Bass anglers should focus on brush in September

Bass will set up shop around brush piles in September and into October, making them No. 1 targets for bass fishermen. (Photo by Eric Engbretsen)

Brush piles are keys as the peak of fall bass fishing approaches

September is the month when all that work you did back in January and February pays off. All those days on lakes, some drawn down for the winter, lashing limbs and small trees to cinder blocks and dropping them along contour breaks and channel drops, will be worth it.

September begins brush pile season for bass fishermen. Brush piles have been the ticket this month as long as I can remember, anywhere I go. I don’t know why, but September is the month to start fishing brush.

Now, is September a great fishing month? Most bass fishermen would agree that it’s a tough month, because fish are in transition. I’ve always liked fishing in September, but you’ve got to realize you’re probably not going to catch a heavy stringer. Baitfish are just starting to move back into creeks for the fall, and bass are starting to follow, but they’re scattered. By the end of September, the fishing will be real good, and October will be great, but at least the first couple of weeks of September, it’s tough.

Video game bass

Back when we used flasher units, it used to be tough to find brush piles, even ones you put in yourselves. You’d have to idle around an area, try to line up things on the bank, maybe find it on your flasher, maybe find it with your crankbait. Now, with these units we have, like my Lowrance ActiveTarget, you can see ’em 70 feet away. Pull up, and there it is. That’s what fishing has become: a video game.

There won’t be fish on every brush pile just yet. You might fish 50 and not get a bite, then get 20 pounds off the next one. I’ve caught two or three fish off a brush pile on a crankbait, then they’d slow down, and I’d change to something like a jig or a big worm and try to catch a couple more.

I’m going to start out around Labor Day fishing the main lake and the mouth of creeks. I’m looking for contour breaks. By the end of September, in the creeks, they’ll be on channel breaks, but early in the month, they’re on contour breaks. Long points with contour breaks are really good spots. A hard bottom makes it even better.

Cranking time

When you’re fishing brush, a crankbait is a deadly tool. I fish them year-round, but they’re really good in the fall. I’m going to be looking for brush from 10 to 22 feet deep, so I’m breaking out a Dredger 14.5 to 25.5, depending on how deep I find them. September and October colors are cream pie, which is the old “carp” color, bonehead, honey shad, lone ranger and even homer — the good shad colors. You have to experiment a little bit, but cream pie is usually the ticket.

I fish them on a 7-foot-6, Lew’s David Fritts cranking rod with a BB1 or BB1 Pro reel spooled with 10-pound Sensation, a low-stretch monofilament. Make a lot of casts to a brush pile from a lot of different angles. It might take a while to find the angle that they want. One thing to remember is, in the fall, bass want baits that are falling down to them. That’s why jigs and big worms are good. If you could get a lipless bait like a Warpig down to them, it would be great, but they’re bad to get hung up in brush.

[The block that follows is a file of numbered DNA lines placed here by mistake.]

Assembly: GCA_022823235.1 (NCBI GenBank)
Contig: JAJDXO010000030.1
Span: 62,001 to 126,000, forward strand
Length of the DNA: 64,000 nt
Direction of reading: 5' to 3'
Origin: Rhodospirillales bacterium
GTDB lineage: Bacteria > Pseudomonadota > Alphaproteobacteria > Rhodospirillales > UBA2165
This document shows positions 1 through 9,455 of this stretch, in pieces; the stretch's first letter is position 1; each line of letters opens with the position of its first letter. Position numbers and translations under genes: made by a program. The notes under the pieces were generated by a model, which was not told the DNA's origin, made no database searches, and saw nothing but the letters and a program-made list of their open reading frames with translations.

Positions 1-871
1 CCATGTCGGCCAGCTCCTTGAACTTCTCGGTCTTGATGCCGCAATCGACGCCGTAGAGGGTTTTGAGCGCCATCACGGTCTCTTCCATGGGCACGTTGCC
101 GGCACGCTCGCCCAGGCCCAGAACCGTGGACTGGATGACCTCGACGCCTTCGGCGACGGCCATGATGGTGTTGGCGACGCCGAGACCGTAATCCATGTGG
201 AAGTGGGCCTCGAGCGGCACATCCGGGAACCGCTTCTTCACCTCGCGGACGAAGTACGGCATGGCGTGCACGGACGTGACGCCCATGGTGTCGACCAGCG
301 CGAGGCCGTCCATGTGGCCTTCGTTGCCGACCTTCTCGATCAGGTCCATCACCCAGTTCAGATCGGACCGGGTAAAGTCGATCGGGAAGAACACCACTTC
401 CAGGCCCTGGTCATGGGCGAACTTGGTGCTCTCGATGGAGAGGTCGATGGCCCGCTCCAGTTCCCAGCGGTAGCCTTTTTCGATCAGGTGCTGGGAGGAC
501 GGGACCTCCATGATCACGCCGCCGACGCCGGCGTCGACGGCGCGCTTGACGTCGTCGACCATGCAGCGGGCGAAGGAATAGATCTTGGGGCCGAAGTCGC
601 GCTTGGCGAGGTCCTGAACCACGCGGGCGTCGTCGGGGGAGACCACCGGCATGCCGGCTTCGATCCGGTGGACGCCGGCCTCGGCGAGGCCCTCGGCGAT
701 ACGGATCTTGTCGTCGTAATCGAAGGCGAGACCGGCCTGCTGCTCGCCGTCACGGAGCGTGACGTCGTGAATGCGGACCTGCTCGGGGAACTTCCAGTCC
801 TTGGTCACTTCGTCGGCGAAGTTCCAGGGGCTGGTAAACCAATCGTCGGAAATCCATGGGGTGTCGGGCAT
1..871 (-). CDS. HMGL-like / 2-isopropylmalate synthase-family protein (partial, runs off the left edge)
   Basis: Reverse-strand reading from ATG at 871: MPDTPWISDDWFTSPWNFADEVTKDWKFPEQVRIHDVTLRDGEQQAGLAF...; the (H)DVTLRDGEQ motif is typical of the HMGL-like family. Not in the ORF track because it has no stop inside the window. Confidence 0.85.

Move to creeks

So you fish the main lake and the mouth of the creeks, maybe a little bit into the creeks, the first three weeks of September. Then, all of the sudden, you’ll start seeing shad come up in the creeks, and the fish will be on ’em. So by the last week of September, I might be fishing from the middle of the creeks all the way back.

I think a bunch of those bass all go back at the same time. I think there are probably some that live there all the time, and they just bite better. Whatever, it’s a big migration. When you go up north, to those lakes that have smallmouth and largemouth, there’s a big migration into the creeks where the water is warmer and where they overwinter.

Especially when the bass get back in the creeks, you’re looking for the depth they’re holding and the brush. If you know where enough brush piles are, at different depths, when you get them figured out, you can just make a little milk run from brush to brush. Here’s one thing about catching them in the creeks; they’re a little easier to find with your bait and not your electronics. When they get on those slopes, they’ll get right on the bottom where you can’t see ‘em as well with your electronics. But they’ll bite.

And they can act different in the morning and afternoon. You might fish the best brush pile you’ve got in the morning and catch nothing, and come back in the afternoon and catch 20 pounds. These fish go up and down, in and out, and if you fish enough spots, you’ll run into them.

About David Fritts 119 Articles
David Fritts is a 61-year-old pro bass fisherman from Lexington, N.C. He won the 1993 Bassmasters Classic champion and the 1997 FLW Tour Championship, and he was the 1994 BASS Angler of the Year. He is sponsored by Ranger boats, Evinrude outboards, Lew’s, Minnkota,and Berkley.

Be the first to comment

Leave a Reply